Crisis: Every Day as Many as 400 Children Are Entering the US Illegally

Daniel Doherty

6/13/2014 11:30:00 AM - Daniel Doherty

Hundreds of unaccompanied children are entering the United States via the Southern border every single day. The reasons are manifold: they’re “fleeing for their lives” to escape poverty and gang violence; news stations in Central America are telling parents their children “won’t be turned away” if they come; the administration’s lax deportation standards are encouraging illegal immigration; and of course, the border is grossly porous and insecure. All of which is to say that the crisis on the Southern border is a much bigger issue than some people might realize:

Taxpayers are footing the bill for relocating what could be as many as 90,000 children this year from El Salvador, Guatemala and Honduras who are crossing the U.S. border without their parents.

About 1,100 are being housed temporarily at a facility at Lackland Air Force Base here.

"Every night, there's about 300 to 400 kids that come in without parents. This is just in the lower Rio Grande Valley," said Rep. Henry Cuellar, D-Texas.

In recent years, the number of children younger than 18 found trying to cross the Mexican border without their parents has skyrocketed. Between 2003 and 2011, between 6,000 and 7,500 children a year were landing in the custody of Department of Health and Human Services' Office of Refugee Resettlement program.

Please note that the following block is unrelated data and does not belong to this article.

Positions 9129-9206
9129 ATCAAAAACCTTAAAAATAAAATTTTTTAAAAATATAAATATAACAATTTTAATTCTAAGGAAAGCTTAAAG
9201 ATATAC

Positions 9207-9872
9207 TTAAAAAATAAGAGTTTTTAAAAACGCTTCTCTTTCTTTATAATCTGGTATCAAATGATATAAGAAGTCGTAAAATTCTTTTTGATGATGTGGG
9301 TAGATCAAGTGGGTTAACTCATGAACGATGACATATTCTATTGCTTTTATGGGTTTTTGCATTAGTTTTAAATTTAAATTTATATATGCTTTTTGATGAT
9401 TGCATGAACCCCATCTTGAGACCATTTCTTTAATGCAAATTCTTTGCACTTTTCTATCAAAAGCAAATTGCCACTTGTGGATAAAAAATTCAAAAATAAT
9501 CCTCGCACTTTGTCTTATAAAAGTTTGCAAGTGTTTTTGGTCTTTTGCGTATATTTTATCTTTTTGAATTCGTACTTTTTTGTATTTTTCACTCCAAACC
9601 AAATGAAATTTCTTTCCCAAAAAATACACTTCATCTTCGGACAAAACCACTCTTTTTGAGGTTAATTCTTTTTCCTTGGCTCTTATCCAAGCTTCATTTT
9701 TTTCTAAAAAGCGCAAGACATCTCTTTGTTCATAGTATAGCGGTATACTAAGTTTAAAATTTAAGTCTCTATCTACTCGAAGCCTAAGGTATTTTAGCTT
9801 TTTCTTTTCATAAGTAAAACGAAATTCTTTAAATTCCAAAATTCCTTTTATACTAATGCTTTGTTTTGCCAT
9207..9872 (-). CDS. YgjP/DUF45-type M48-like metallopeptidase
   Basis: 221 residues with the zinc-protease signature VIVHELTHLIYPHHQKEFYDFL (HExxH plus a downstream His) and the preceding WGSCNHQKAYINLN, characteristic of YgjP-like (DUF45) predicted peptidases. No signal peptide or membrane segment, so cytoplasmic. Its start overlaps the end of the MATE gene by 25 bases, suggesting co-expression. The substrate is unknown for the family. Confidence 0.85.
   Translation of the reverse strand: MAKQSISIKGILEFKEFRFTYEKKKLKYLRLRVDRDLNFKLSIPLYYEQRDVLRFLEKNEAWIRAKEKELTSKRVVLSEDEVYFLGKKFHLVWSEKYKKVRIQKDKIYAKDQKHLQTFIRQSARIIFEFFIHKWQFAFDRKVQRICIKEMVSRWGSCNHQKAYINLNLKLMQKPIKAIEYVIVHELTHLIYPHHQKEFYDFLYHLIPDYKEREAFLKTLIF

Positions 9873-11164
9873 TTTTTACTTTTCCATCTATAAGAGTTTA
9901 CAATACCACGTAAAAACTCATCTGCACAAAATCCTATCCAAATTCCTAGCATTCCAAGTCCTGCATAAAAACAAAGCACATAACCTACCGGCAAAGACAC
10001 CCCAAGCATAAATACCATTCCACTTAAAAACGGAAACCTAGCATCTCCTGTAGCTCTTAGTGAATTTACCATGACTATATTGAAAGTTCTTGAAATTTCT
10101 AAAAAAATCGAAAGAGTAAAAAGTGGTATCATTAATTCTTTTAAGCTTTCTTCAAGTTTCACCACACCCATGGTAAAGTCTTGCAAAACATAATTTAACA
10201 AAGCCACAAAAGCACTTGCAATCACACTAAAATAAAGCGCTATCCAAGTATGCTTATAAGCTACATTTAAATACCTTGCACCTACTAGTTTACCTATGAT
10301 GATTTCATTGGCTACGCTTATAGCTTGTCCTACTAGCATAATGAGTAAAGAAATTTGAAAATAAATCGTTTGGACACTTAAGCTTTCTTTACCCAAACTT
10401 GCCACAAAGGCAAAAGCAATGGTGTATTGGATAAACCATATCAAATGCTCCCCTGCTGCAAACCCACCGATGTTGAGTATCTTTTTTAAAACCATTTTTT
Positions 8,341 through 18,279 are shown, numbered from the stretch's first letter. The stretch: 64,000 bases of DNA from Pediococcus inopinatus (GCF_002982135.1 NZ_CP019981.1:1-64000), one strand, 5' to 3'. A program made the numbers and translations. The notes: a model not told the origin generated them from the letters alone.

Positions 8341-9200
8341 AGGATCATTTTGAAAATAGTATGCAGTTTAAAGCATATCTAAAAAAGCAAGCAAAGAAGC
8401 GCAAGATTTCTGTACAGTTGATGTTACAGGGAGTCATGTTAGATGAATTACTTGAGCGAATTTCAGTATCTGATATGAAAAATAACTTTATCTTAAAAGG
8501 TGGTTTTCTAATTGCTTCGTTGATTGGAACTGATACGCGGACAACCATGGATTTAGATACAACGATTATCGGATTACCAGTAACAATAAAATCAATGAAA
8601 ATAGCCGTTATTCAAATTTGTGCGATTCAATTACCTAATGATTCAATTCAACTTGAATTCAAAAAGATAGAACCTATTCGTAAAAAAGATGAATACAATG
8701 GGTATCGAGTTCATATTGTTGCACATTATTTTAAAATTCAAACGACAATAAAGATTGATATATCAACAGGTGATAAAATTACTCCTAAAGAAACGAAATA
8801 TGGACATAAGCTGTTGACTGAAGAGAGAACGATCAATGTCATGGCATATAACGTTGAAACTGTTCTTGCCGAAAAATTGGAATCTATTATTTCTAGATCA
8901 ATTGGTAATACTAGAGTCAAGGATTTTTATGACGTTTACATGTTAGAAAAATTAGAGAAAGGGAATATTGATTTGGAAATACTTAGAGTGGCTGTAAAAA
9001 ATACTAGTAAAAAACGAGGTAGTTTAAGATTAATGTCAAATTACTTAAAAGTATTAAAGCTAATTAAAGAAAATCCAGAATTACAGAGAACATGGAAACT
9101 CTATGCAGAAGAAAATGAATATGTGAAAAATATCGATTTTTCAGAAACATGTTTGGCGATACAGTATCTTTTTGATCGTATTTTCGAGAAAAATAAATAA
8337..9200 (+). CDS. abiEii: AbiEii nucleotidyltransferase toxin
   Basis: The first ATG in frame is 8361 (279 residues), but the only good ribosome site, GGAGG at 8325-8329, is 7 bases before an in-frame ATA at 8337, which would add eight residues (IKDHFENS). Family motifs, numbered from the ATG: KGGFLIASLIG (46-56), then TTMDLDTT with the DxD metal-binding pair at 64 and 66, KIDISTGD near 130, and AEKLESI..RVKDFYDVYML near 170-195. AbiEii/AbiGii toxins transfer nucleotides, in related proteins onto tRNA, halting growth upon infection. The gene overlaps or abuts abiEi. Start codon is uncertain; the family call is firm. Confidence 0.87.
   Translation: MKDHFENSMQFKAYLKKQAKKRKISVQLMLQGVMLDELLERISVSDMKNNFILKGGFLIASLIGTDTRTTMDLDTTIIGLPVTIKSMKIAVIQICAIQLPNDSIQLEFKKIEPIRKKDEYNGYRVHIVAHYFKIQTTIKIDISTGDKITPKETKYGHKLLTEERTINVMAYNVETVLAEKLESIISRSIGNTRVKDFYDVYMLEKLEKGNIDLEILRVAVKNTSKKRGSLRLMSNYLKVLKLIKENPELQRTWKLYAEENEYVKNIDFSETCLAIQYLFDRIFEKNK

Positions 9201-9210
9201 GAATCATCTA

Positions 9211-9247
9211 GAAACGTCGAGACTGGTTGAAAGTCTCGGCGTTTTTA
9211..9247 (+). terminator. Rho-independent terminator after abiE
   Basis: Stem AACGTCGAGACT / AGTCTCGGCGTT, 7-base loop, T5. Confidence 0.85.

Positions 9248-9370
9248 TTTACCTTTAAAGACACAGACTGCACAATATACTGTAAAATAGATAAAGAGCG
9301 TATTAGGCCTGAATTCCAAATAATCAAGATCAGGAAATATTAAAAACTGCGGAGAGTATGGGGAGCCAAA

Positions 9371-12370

Yikes. The humanitarian crisis is so dire that the Bureau of Customs and Border Protection is resorting to hiring temporary and glorified babysitters to watch these unaccompanied children while the federal government figures out what to do with them. Meanwhile, reports are surfacing that children are being sexually abused and mistreated in makeshift holding facilities where they're currently being held; at the same time, diseases are reportedly rampant and spreading like wildfire across the Southern border.

Two days ago the House of Representatives approved tens of millions of dollar in aid to help end a humanitarian crisis some believe is as bad as Hurricane Katrina. But it remains to be seen what good, if any, that will do.